Plant Pathol J > Volume 30(4); 2014 > Article
Benslimane: Simple Method to Produce in vitro Pyrenophora tritici-repentis Teleomorph


A fungus Pyrenophora tritici-repentis induces tan spot of wheat which is a foliar disease that causes yield loss to wheat crops worldwide. In this study, a new, simple and non-costly technique was performed to produce the sexual stage of this fungus in culture, within 9 weeks using wheat straw. This protocol will be helpful to researchers studying the biology of sexual stage development, disease epidemiology and genetics of this fungus.

Tan spot, caused by Pyrenophora tritici-repentis (Died.) Drechsler (Ascomycete; anamorph: Drechslera tritici-repentis (Died.) Shoemaker), is a damaging foliar disease of both bread wheat (Triticum aestivum L.) and durum wheat (T. turgidum L. var. durum) (Fig. 1). The life cycle of this pathogen involves two forms, ascospores produced during the sexual stage and conidia produced during the asexual stage (Schilder and Bergstrom, 1992). The ascospores (primary inoculum) are released from pseudothecia, which develop on crop residues, while conidia are produced on the infected plants during the growing season (Hosford, 1971). Researchers need a simple and efficient method to produce ascospores in the laboratory, because genetic variability in the fungal pathogens occurs generally through their sexual stage, and understanding the genetic mechanism of the pathogen is required to undertake any management strategies for disease. The in vitro production of ascospores on green or senescent maize leaves, described by Friesen et al. (2003), is an efficient technique, but it can be limiting for researchers because the use of maize leaves in the method could add much more labor to grow corn in the greenhouse; mainly where it is not available in the field. To address this disadvantage we were especially interested in producing pesudothecia and ascospores in vitro on wheat straw.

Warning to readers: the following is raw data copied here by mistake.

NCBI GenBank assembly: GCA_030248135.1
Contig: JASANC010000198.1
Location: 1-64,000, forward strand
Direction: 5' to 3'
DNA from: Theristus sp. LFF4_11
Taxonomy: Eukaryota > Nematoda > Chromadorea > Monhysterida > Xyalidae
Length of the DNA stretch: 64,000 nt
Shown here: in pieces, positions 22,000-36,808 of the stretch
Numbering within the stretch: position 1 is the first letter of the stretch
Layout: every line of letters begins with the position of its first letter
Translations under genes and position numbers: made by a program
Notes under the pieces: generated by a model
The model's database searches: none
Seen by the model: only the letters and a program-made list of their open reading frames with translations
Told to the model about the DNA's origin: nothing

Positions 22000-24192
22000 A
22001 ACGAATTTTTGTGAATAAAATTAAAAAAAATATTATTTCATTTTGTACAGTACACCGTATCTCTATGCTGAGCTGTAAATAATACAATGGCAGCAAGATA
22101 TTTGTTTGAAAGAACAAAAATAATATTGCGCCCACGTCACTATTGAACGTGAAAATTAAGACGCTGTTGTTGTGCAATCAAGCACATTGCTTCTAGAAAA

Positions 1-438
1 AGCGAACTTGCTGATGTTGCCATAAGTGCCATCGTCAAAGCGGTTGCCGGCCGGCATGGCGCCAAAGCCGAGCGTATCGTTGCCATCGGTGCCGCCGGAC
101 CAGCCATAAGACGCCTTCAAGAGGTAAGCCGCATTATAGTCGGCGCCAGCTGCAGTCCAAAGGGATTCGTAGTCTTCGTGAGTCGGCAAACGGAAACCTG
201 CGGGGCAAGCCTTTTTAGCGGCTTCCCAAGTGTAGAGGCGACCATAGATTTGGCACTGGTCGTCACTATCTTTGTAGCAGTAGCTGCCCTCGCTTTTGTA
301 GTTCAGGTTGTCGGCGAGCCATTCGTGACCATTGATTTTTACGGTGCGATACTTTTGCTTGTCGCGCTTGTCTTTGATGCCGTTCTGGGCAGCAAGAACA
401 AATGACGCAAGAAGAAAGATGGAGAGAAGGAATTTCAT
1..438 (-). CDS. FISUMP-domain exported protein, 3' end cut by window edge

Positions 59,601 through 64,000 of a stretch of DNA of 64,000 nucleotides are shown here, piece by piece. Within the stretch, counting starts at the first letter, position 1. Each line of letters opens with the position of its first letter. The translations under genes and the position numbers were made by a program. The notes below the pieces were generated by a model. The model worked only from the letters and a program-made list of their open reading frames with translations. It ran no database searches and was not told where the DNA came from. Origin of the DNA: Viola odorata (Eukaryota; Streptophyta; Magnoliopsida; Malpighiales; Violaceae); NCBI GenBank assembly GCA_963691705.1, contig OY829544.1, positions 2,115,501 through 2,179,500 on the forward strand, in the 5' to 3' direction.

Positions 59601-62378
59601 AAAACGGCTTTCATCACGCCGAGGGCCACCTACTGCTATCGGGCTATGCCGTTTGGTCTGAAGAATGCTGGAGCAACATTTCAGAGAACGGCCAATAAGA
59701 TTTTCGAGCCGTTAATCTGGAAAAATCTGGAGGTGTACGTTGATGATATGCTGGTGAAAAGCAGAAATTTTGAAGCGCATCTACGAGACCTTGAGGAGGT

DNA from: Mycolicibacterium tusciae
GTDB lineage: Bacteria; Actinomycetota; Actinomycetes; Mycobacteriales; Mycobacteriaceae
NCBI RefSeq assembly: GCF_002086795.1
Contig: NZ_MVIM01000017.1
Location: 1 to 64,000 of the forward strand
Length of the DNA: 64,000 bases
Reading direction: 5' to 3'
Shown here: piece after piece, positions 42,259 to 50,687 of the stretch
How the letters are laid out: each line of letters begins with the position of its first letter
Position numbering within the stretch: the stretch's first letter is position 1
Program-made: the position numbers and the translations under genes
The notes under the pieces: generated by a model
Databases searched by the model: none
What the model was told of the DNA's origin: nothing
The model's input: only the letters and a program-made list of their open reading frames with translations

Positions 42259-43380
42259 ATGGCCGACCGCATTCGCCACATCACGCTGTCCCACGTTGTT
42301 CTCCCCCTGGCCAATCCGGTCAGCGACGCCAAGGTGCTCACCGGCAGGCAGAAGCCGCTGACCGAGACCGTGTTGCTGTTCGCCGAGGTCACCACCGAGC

Sexual stage of P. tritici-repentis was produced in laboratory using two isolates; Ptr65 and Ptr68. Straw segments (4 cm) were sterilized, immersed in a spore suspension (1,350 spores/ml) and placed in water agar plates (2%). Dishes were incubated at 18°C in the darkness for 2 weeks, and then at 4°C in continuous light for seven weeks. The sub-epidermal pseudothecia were observed on the straw fragments to the naked eye and under microscope. They were black, with a spherical shape and with short spines surrounding short beaks (Fig. 2). Asci were bitunicate and narrow at the base, each ascus contained eight ascospores (Figs. 3, 4, 5). They were transversely three septate with one or two longitudinal septa in one of the central cell (Fig. 6).
To confirm the identity of P. tritci-repentis telomorph, the diameter of 50 pseudothecia, the length of 50 asci and the length, width, and septa numbers of 50 ascospores were measured. Our measurements compared to those of other authors, are summarized in Table 1; they show close coherence with the description given by Wiese (1987) and Zillinski (1983).